9 Things That Stain Quartz Countertops & Hacks To Clean Them

things that stain quartz countertops

Quartz countertops are a popular choice for many homeowners because they have so many benefits. They are durable, easy to clean, and very attractive. However, quartz is not impervious to stains. So what can stain quartz countertops?

Below you will find an overview of the types of things that can stain them as well as how you might be able to recover from these stains.

  • Oil and Grease
  • Ink And Marker Pen
  • Red Wine or Grape Juice
  • Tea, Coffee, Cola Drinks
  • Abrasive Cleaners
  • Rust or Metal Stains
  • Paint Thinner or Solvent Stains
  • Hot Items
  • Hard Water

If you came for a quick answer, there you have it. To learn more about how the above-mentioned items stain quartz countertops, keep reading this article.

1. Oil and Grease

Oil and grease from cooking is the number one culprit of staining quartz countertops. This oil and grease can eventually seep into your stone, leaving an ugly stain that is difficult to remove.

Always wipe down your counters with a paper towel or rag that has been soaked in warm soapy water immediately after cooking to prevent oil stains.

Oil and grease are very difficult to remove from most countertops, including quartz. However, there is a chance that you can get them out if the oil stain is fresh and you immediately wipe it off. If the stain has already been set, though, then there’s a very good chance that you might not be able to remove it.

How To Remove Oil & Grease Stains From Quartz

In many cases, you’ll have a better chance of removing the oil from your quartz countertops if you use a steam cleaner. You can use the same steps to remove oil stains from your quartz countertops that you would for removing them from wood or laminate.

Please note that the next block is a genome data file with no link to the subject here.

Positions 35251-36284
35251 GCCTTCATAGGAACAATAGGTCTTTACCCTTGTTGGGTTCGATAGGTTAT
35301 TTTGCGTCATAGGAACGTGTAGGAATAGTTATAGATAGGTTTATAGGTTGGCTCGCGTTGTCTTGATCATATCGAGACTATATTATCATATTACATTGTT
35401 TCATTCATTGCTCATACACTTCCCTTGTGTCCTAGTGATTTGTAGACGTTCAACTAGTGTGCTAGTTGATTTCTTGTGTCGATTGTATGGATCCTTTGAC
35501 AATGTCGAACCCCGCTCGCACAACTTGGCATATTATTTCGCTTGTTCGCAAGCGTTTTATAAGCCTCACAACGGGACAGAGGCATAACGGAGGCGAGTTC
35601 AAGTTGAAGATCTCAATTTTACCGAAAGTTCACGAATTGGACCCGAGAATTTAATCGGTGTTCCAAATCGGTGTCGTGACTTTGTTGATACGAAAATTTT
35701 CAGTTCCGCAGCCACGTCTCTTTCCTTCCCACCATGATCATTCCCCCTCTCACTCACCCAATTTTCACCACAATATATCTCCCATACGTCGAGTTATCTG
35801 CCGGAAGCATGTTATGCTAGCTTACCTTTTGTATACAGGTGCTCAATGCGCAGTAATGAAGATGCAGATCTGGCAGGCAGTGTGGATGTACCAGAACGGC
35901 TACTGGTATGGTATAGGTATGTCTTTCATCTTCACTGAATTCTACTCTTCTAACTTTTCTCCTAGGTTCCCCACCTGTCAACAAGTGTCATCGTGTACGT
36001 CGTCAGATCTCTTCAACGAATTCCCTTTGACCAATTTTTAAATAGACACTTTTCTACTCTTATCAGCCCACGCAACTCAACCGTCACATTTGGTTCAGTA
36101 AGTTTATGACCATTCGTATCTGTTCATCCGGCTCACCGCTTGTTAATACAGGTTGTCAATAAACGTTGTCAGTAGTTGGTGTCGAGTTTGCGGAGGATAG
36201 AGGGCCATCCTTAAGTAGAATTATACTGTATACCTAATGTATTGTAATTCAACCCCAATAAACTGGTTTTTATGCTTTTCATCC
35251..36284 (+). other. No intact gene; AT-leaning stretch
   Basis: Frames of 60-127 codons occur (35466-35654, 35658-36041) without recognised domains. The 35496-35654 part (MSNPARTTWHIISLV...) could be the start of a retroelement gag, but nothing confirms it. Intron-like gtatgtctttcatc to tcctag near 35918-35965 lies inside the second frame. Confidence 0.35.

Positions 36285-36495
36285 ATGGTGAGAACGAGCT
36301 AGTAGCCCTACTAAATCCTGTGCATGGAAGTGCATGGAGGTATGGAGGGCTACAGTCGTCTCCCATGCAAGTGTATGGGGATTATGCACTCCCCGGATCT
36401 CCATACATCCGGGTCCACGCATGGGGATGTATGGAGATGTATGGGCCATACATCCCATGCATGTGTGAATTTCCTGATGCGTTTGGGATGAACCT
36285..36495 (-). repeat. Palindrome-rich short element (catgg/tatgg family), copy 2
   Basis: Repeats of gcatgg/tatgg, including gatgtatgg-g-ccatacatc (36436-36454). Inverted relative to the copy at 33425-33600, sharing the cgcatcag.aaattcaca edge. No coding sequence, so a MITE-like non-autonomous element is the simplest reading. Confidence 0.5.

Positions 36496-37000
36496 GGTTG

In some cases, you might be able to get an oil stain out of quartz by using a poultice. A poultice is a mixture of baking soda and water that you apply to the stain.

You then cover it with plastic wrap and let it sit for several hours or overnight. After the mixture has had enough time to soak into the stain, you can scrub it with a soft-bristled brush and wipe off the residue with a wet towel.

Should you find that your stone has become stained, you can also clean the surface of your quartz with a commercial cleaner like CLR to remove oil and grease. If

Finally, if your oil stain is on the edge of your countertop, you might be able to remove it by gently sanding off the top layer of stone. If you are not comfortable with sanding your countertop, though, then skip this method.

2. Ink And Marker Pen

Ink and marker pen stains are a common issue for homeowners because children tend to use these things on surfaces that they shouldn’t. While quartz is a very durable material, it can be scratched or stained by ink pens.

If you have children who are just learning to write, then it’s a good idea to keep them away from your quartz countertops. Ink and marker stains are very difficult to remove from most surfaces, and they can be a challenge to get out of quartz as well.

How To Remove Ink & Marker Stains From Quartz Countertops?

Should you find that your stone has been stained by a marker pen, then the first thing to do is remove as much of the ink as possible.

If the stain is small, then you can try using a nail polish remover to get the ink out. The nail polish removers will be able to remove the ink stain because they have chemicals like acetone that dissolve the ink.

Another easy hack that works perfectly for removing small ink and maker stains from quartz is by gently rubbing a pencil eraser over the stain in small, circular motions.

This is effective because the eraser will be able to pick up the ink and remove it from your counter.

After you’ve removed as much of the ink from your quartz countertop, then you can make a poultice to remove the remainder of the ink.

To make a poultice, mix a small amount of baking soda and water together until it has formed a paste. Apply the mixture to your quartz countertop and cover with plastic wrap. Let it sit for several hours or overnight.